Future residential developments to look to new district plans for targets

“For the first time we have a long-term vision; not having just a short-term view, but a long-term goal,” CEO of the Greater Sydney Commission Sarah Hill said. Future residential projects in Sydney would have to follow targets within the Greater Sydney Commission’s newly released district plans, which include a 5 to 10 per cent affordable housing provision.

Residential developers must seek guidance first from the six district plans – Central, North, South, South West, West and West Central – because they will set the tone for local environmental plans, planning proposals, strategic land use and transport and infrastructure planning across local government areas.

“First and foremost, it is a very different approach. The district plans have a statutory approach and require LEPs to recognise what is in district plans,” Greater Sydney Commission chief executive Sarah Hill said.

“Right from day one, it will determine where development happens in our city.” The plans will require developers to build 5 to 10 per cent of their projects as affordable housing.

The “Affordable Rental Housing Target” in the plans will apply to land that is the subject of upzoning, such as a change of land use to residential or an increase in permissible residential development density.

It will not apply retrospectively to rezoning that has already occurred but only in new areas planned for urban development.

The targets will be announced prior to, or at the time of, rezoning and will apply to land within new urban renewal or land release areas.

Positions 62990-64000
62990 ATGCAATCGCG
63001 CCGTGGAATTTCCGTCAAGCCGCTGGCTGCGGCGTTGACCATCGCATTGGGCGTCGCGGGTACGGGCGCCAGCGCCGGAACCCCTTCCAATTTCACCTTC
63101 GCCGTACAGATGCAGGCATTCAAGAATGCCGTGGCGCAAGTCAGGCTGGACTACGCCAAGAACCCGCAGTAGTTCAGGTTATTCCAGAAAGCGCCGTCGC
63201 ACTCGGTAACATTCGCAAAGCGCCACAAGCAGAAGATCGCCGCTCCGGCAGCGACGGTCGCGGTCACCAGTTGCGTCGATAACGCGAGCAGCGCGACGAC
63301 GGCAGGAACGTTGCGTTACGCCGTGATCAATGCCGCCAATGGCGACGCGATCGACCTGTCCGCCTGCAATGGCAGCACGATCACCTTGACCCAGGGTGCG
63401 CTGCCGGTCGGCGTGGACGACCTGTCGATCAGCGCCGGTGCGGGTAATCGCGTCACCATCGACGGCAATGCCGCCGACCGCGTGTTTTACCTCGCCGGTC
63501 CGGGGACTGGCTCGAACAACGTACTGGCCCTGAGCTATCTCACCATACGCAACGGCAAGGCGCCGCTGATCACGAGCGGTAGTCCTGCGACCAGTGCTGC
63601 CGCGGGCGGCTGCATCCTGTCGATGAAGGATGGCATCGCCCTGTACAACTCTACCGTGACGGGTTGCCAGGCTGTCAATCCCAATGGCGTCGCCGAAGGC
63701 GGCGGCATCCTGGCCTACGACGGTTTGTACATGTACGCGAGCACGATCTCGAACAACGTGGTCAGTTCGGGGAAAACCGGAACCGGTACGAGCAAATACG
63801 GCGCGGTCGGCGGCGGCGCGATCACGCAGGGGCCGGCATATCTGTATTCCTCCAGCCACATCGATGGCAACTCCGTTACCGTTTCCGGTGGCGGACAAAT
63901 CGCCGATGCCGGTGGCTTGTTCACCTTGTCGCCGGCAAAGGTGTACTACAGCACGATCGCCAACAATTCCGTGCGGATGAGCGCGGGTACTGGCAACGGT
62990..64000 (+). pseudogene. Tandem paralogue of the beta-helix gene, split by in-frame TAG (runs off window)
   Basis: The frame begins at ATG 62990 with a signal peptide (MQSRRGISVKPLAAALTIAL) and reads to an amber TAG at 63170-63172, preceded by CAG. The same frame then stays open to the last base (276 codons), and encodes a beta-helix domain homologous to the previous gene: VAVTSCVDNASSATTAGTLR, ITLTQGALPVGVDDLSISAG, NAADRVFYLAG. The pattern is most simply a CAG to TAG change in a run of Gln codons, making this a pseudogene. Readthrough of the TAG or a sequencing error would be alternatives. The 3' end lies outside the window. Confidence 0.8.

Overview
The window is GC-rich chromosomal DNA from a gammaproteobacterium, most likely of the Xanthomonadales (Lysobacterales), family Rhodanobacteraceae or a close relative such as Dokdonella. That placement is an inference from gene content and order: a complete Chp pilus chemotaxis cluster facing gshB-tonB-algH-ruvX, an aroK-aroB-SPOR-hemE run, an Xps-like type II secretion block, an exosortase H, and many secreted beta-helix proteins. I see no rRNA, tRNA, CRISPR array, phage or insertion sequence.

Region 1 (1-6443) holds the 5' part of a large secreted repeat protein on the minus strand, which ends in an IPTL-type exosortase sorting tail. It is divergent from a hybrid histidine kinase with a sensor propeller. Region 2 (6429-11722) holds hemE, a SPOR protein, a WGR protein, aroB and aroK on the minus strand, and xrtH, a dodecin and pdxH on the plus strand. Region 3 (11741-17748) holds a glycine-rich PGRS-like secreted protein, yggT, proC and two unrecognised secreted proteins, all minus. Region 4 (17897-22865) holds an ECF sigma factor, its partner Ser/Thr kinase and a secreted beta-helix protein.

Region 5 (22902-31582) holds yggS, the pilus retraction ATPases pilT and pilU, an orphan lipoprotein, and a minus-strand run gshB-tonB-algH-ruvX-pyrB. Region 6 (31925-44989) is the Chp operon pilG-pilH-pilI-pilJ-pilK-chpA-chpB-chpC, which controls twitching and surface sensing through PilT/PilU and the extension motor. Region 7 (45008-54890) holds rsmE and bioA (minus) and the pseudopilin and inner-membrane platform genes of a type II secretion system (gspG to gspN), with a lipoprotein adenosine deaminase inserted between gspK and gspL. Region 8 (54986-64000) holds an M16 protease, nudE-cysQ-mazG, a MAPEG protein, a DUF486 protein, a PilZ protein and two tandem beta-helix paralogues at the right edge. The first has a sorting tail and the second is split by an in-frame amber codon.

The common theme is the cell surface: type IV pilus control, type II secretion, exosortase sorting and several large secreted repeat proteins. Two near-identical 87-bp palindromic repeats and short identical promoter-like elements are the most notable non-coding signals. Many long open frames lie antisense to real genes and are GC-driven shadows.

They will be calculated as a proportion of all residential floor space above the base floor space ratio, that is, the residential floor space ratio that was permissible before the upzoning within the nominated area.

The plans also stipulate another 725,000 dwellings for Sydney in 20 years, with the highest at 202,500 in the West Central areas such as Blacktown, Parramatta and The Hills, followed by 157,500 in the central district which includes the CBD, Burwood and Waverley.  The lowest target is 41,500 in the west district such as Blue Mountains, Hawkesbury and Penrith.

The six districts would also be split into three “cities” – the eastern, western and central cities – akin to a London, Birmingham and Manchester structure in the UK, Ms Hill added.

The Eastern City, the current CBD, is the established economic hub, the Western City will be centred around Badgerys Creek airport and the Parramatta-based Central City will be an administrative and business centre.

The district plans were first unveiled on Monday and will be exhibited until the end of March 2017.

AFR 21/11/2016 by Su-Lin Tan